--
Rev. Dr. Xenophon Fenderson, the Carbon(d)ated, KSC, mhm21x16, and the Patron Saint of All Things Plastic fnord
I'm proud of my Northern Tibetian heritage!
[ Parent ]
Clue time (2.25 / 4) (#8)
by tmckain on Sun Oct 29, 2000 at 02:43:15 PM EST

It seems your perspective on the matter is wrapped up in the glory days b.s. and the ideals of half-time commercials. This is reality bubba with real people. The same people you pretend to admire. Absolutely, I have respect for military personel, nor have I suggested otherwise. If you actually read my posting rather than reacting to it, my position seeks absolutely to respect military personel, just as the military body--by recognizing that they are human beings with needs and desires that cannot be squelched. Besides, your comparison of coporate and military goals is sadly mistaken. Do you actually think that the primary function of the military is to fight for glory and honor? What a crock! They fight for world stability by protecting our and our allies financial and political interests. Again, corporate america epitomized. Believing otherwise is simply a denialistic masturbatory fantasy for men in uniform.

[ Parent ]
You have never served. (2.00 / 1) (#13)
by Narcischizm on Thu Nov 02, 2000 at 12:02:24 PM EST

I would ask you to show a little respect. To suggest that the people that serve to defend your country should be mindless automatons belittles them as individuals. However we might disagree with some actions of the military as an arm of our system of government, the individual members serve a real purpose, and that purpose cannot be realized if we look at them as merely glory-seeking cannon fodder.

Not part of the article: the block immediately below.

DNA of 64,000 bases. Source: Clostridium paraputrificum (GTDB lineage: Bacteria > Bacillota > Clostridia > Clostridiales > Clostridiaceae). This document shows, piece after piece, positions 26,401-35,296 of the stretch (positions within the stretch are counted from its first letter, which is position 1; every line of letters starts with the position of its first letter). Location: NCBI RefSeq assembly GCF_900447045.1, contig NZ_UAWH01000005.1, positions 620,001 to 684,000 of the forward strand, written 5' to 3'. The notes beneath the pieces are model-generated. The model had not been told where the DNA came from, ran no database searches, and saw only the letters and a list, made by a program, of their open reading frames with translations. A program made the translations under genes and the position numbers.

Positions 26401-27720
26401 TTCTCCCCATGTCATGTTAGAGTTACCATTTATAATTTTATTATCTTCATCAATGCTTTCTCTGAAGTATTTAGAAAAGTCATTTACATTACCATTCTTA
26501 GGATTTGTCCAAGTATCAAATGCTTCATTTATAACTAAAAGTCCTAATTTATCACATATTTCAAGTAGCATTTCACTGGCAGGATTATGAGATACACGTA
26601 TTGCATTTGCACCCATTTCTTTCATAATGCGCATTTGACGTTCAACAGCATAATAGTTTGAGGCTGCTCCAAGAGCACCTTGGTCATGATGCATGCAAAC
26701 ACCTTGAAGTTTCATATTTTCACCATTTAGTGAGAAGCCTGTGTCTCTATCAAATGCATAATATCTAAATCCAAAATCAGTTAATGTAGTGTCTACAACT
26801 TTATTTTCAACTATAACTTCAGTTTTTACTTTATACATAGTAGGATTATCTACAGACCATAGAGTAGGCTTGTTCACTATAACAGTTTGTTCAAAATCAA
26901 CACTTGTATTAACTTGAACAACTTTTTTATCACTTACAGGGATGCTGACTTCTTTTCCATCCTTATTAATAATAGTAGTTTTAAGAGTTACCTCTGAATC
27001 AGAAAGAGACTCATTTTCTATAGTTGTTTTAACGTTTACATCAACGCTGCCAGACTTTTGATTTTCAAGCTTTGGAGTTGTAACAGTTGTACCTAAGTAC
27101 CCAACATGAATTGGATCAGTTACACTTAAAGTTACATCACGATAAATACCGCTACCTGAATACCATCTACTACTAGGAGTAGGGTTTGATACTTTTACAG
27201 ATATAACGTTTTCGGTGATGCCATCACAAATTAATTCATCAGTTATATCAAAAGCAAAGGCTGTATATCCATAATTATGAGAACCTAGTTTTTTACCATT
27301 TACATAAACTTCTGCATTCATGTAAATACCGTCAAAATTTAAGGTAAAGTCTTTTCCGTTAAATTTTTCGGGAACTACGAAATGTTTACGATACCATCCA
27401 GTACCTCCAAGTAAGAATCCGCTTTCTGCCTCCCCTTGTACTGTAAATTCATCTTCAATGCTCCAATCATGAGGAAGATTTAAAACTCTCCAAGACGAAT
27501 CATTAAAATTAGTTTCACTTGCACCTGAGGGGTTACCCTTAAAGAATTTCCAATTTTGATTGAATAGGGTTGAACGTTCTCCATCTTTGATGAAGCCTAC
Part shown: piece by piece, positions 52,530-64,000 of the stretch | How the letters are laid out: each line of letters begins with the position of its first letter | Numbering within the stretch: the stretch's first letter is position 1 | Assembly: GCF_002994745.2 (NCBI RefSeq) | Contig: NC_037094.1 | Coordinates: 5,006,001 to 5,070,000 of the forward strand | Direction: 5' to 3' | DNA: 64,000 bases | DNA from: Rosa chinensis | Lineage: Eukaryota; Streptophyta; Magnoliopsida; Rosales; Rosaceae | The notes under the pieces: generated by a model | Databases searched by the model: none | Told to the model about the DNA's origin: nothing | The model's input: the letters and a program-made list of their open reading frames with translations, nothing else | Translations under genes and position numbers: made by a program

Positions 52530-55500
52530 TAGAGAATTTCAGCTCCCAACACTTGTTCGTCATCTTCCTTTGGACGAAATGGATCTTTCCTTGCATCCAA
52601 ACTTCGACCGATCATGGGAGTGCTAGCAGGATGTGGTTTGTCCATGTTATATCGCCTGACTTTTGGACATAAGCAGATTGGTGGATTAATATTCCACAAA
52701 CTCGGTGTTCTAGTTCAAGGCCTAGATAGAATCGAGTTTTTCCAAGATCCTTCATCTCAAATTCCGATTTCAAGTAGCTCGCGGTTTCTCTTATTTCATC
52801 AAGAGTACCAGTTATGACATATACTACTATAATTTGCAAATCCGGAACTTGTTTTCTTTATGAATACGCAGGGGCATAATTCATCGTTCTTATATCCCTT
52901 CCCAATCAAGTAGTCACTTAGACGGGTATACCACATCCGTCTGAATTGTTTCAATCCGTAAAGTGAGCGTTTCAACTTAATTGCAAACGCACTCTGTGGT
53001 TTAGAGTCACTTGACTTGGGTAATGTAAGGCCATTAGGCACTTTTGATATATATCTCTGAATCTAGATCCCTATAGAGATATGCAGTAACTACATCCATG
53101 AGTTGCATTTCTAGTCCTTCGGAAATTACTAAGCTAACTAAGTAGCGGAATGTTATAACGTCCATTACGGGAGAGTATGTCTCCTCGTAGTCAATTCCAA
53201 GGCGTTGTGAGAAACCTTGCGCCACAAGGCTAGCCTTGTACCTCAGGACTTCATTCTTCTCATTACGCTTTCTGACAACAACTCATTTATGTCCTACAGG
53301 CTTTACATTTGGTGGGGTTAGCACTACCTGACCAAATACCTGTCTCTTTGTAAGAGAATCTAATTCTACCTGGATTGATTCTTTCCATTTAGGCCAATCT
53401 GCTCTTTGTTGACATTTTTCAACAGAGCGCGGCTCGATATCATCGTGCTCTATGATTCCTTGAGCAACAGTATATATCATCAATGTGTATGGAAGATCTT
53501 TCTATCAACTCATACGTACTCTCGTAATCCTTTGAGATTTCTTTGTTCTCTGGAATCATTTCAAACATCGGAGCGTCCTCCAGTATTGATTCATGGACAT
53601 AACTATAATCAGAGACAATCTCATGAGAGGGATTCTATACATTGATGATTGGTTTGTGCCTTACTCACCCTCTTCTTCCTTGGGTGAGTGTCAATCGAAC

It is obvious that you have never served. Perhaps one of your relatives was in Vietnam, The Gulf, Grenada, wherever. It is obvious that you have not served since you believe that you check your humanity at the door when you sign that paper.

It is obvious that you have not served if you believe that every action the United States undertakes is purely for glory and honor. The Gulf Wars are about money, Grenada was about money. It took so long for us to pay attention to the Cerbo-Croations and Somalians because it wasn't about money, nor was it about glory. It was a function of many nations demanding that the Right thing be done. No one fights for glory, it is counterproductive and depletes necessary resources. Honor and Glory are by-products of action, military or otherwise.

It is obvious that you have never served because simply, you contradict yourself. The military is responsible for our freedom, but that is not the purpose for which they serve? (financial, political, philisopical freedoms). You sound like you've seen too many WWII movies, not from personal experience. Join, then state your opinion on freedom.

[ Parent ]
piss off, troll (2.00 / 6) (#5)
by sayke on Sun Oct 29, 2000 at 12:15:20 AM EST

i would vastly prefer to have a free-thinking, order-questioning, enlightened-self-interest-motavated person defending me then the mindless, submissive clone you advocate. and ya know what? i think you prefer it, too, desipte what you publicly advocate.